Hitching a ride, trusting a partner, marrying the same person three times
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Alyce Miller is the author of a novel, Stopping for Green Lights (Doubleday). She divides her time between Bloomington, Indiana, and Sonoma County, California.
The Sun doesn’t usually report on current events, but September’s terrorist attacks in New York City and Washington, D.C. marked a turning point for all of us. We put out a call to our writers, inviting them to reflect on the tragedy and its aftermath. The response was overwhelming. As word got around, we received submissions not only from regular contributors but from writers who are new to The Sun’s pages.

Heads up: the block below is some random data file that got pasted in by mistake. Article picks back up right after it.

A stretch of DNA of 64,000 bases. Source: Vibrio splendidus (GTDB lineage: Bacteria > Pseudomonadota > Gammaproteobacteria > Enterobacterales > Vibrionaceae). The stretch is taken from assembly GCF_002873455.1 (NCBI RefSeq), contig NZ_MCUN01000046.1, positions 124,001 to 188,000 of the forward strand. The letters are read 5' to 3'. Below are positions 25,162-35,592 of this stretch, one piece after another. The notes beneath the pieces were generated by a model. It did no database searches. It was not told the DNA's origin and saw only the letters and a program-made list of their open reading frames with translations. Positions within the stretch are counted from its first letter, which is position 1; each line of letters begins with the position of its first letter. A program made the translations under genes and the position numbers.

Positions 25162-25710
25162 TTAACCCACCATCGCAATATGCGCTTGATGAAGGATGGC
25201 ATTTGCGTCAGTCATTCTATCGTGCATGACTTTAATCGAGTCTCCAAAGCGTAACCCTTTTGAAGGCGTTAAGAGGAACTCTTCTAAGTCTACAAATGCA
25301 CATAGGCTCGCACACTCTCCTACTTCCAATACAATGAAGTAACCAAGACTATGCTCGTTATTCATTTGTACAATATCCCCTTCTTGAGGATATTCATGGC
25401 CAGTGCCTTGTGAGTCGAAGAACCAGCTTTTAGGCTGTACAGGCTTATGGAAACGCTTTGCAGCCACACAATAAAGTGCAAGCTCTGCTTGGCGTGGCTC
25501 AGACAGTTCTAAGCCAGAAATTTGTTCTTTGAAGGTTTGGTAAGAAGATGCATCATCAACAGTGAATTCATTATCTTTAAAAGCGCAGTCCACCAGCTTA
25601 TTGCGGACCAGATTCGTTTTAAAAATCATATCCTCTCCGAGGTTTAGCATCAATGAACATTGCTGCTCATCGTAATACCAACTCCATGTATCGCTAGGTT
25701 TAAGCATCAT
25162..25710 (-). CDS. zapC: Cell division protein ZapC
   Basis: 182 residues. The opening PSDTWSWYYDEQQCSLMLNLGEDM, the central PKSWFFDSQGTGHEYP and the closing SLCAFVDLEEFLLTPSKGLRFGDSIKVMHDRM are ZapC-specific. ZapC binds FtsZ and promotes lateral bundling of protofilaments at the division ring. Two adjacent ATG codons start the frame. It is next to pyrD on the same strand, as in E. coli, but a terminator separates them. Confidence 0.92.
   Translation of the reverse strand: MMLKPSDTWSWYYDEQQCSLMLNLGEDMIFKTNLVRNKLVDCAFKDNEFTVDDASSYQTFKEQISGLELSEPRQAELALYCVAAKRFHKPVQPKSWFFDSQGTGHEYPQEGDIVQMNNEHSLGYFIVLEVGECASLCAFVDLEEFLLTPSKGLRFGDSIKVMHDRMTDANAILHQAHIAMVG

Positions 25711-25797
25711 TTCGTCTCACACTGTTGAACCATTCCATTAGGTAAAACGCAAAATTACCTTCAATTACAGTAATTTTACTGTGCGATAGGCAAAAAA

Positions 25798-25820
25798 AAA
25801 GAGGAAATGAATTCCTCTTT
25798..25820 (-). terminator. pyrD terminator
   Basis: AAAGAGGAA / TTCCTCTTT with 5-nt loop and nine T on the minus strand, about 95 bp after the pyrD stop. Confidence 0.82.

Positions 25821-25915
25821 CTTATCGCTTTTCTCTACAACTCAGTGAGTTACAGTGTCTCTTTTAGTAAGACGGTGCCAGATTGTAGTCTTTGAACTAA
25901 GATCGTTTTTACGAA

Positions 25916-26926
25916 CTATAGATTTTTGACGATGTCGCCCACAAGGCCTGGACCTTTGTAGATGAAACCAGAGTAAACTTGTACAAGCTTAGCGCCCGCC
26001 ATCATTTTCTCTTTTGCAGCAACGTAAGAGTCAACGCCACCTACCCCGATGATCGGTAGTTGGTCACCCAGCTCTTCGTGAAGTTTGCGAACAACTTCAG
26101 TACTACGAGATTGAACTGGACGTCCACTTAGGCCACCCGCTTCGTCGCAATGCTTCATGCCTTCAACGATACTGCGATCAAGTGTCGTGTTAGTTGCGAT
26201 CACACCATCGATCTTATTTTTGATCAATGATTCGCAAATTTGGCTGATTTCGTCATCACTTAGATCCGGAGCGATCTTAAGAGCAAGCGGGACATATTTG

When she looked in the mirror, she imagined herself as someone very different from the person she’d become. Not the sort of woman who was about to purchase a child on a home-equity loan from some poor young desperate thing whom fate had tricked and whose womb had performed the labor of incubation for nine months and who — for financial and emotional reasons, most likely — would be unable to keep the part of her that is advertised as every woman’s greatest joy. What would it mean, this exchange, and how would they explain it satisfactorily to the child, who would “want to know,” as all the books and experts repeated like a refrain? Certainly not as tricky to explain as anonymous artificial insemination, or the donor-egg scenario.